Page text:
Full moon played a critical part in the rescue of lost tramper
A full moon might be all that was between Martin Vaclavu and a cold, lonely death on the top of the Kaweka Range.
Vaclavu is not an inexperienced tramper, but is the first to admit he made mistakes when going on what should have been a short walk in the Hawke's Bay range on Monday.
The 25-year-old from the Czech Republic went for a walk to "see where I could get".
"I just saw the peaks, loved the way they looked, and wanted to get closer to them. But I miscalculated the time I would need to get back."
The weather changed and became colder, with a light fog, and it started to get darker. He did not have a torch.
"I knew the direction I needed to go in, but it was getting dark and I was afraid of getting lost, so I stayed on the only track I could see."
Vaclavu said he was walking through knee-deep snow for much of the walk.
"I know I made some bad decisions and that I was not as prepared as I should have been.
"It was freezing. I realised I could be in a lot of danger, so I rang my friends to tell them where I was, then the emergency number to tell them."
He climbed to a snow-covered saddle at about 1400 metres, found some foliage providing shelter, and lay down to wait for his rescuers.
"I just tried to cover up and shelter from the strong wind that came with the night. It was very cold.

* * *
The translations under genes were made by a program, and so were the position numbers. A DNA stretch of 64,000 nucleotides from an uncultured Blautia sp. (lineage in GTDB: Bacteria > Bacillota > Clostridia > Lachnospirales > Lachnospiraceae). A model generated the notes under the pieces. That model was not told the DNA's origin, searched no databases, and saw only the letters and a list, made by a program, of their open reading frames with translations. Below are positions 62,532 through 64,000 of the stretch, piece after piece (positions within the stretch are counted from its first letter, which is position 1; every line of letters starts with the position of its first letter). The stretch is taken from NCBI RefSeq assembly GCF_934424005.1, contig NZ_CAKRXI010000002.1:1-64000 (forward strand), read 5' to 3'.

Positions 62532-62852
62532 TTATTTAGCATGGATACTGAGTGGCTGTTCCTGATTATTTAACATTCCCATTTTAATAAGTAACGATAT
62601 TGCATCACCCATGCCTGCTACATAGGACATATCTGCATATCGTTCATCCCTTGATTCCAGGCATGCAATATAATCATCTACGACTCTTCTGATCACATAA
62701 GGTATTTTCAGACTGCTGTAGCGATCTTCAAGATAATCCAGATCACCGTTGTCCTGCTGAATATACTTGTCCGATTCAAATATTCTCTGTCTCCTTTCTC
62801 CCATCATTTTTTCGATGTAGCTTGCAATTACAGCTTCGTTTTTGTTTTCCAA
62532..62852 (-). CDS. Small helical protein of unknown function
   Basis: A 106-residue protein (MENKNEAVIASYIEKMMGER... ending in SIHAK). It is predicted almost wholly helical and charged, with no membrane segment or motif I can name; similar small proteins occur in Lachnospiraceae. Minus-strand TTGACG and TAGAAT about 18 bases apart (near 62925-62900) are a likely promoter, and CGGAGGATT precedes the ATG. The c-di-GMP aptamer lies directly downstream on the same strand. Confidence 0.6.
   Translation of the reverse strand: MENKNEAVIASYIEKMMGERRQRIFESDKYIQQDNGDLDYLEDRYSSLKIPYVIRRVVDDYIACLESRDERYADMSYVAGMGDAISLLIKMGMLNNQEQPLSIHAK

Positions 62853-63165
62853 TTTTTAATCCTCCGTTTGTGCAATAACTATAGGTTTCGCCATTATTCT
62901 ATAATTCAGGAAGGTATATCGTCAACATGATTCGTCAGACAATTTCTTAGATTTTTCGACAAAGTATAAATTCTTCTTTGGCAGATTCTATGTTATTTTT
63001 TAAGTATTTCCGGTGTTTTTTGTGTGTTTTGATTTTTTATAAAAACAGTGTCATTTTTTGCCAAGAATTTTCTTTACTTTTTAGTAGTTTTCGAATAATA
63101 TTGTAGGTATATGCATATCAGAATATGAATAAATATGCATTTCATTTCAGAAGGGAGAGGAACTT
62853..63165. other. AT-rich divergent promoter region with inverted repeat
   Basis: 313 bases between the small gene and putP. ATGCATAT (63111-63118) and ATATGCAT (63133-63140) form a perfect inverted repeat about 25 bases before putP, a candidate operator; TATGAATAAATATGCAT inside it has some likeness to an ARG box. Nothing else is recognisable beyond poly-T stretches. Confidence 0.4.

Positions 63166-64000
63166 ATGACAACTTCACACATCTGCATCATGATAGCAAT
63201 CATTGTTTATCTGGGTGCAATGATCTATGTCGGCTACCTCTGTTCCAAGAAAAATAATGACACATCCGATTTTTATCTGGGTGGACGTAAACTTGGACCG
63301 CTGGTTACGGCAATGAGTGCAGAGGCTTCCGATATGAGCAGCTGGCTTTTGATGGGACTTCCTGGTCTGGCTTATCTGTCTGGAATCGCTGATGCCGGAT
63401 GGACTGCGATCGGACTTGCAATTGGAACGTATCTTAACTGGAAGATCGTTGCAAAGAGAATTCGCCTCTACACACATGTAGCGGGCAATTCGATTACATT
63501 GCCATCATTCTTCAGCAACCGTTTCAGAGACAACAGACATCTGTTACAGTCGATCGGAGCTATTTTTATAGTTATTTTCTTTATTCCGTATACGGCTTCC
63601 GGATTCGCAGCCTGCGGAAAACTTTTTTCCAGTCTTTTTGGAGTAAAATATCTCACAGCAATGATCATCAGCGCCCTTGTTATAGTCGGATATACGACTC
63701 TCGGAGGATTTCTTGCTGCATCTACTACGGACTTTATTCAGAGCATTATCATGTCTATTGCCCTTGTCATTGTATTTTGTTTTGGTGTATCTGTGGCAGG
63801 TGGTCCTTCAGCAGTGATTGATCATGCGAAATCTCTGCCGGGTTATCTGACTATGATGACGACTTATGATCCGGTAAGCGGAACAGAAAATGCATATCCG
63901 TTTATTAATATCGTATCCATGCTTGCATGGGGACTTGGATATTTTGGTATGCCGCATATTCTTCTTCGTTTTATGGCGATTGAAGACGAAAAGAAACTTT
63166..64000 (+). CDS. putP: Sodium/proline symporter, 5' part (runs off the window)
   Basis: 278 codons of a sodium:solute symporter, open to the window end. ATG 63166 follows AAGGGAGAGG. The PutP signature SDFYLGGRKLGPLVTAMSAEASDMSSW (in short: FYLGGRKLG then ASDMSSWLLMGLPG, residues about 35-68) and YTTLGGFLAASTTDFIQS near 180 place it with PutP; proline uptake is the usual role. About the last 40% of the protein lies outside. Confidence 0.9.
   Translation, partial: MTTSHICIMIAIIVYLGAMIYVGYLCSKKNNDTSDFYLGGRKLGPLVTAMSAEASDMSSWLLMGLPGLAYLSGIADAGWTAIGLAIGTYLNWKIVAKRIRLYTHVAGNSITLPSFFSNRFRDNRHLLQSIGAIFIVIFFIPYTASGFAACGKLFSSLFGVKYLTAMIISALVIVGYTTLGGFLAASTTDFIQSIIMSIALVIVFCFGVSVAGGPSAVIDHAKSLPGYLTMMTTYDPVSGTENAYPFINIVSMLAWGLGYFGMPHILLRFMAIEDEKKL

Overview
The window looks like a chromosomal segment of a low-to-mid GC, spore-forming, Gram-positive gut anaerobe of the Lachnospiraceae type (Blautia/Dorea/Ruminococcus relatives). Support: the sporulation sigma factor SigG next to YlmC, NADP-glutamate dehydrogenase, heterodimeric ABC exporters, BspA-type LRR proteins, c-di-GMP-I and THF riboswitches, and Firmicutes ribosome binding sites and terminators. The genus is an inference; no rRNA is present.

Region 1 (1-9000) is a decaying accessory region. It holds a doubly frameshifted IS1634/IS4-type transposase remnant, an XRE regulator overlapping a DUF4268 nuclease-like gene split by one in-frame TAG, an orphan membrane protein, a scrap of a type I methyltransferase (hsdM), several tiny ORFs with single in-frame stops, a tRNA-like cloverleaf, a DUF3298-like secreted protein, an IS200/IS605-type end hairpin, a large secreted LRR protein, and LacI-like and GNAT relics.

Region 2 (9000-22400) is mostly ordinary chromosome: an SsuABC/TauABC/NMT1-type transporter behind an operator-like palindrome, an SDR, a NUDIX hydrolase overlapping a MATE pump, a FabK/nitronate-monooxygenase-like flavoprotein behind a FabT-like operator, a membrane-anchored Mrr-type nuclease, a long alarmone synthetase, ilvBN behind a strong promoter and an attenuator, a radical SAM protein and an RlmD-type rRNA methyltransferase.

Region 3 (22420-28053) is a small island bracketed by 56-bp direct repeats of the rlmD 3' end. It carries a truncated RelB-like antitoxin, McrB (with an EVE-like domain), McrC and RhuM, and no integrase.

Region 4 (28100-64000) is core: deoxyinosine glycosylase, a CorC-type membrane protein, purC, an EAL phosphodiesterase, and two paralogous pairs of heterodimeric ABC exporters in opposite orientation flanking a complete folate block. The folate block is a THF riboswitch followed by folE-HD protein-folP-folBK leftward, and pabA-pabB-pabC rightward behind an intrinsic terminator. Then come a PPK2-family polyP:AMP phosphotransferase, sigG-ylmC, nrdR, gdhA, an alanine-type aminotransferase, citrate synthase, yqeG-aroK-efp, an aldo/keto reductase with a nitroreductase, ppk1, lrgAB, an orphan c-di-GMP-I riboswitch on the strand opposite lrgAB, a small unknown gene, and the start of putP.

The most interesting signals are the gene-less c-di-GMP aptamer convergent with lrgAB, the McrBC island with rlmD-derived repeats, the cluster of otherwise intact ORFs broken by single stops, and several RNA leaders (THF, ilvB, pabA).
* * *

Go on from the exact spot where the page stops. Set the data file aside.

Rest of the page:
"My shoes and gloves were wet, so my fingers and toes were frozen. But I wasn't giving up."
Monday night's full moon was a blessing.
"I was very lucky. It was really foggy, but somehow it cleared and the moon was really shining. I think it meant the helicopter could see me easily.
"I've learned a big lesson. I just should have thought about the consequences earlier and turned back, but I didn't."
Vaclavu arrived in New Zealand three months ago and has travelled around the North Island, making several short walks. He intends to spend more than a year in the country and will go to the South Island soon.
Hawke's Bay police search and rescue co-ordinator Wayne Stead said Vaclavu had started his tramp from the Lakes car park near Kuripapango on the Napier-Taihape Road.
"He followed a track to the top of ranges, then followed a poled route. He was in an area known as Mad Dog Hill when the cloud and dark came in."
Stead agreed the the light of the full moon was critical to the rescue.
"If we hadn't been able to land the helicopter near him, we would have had to find another landing site and drop teams off to search for him by foot.
"The longer he was up there, the colder he would have got, and the more likely he would have become severely hypothermic. It would only have got worse. He was fortunate we were able to reach him when we did.
"It's a valuable reminder to always be prepared."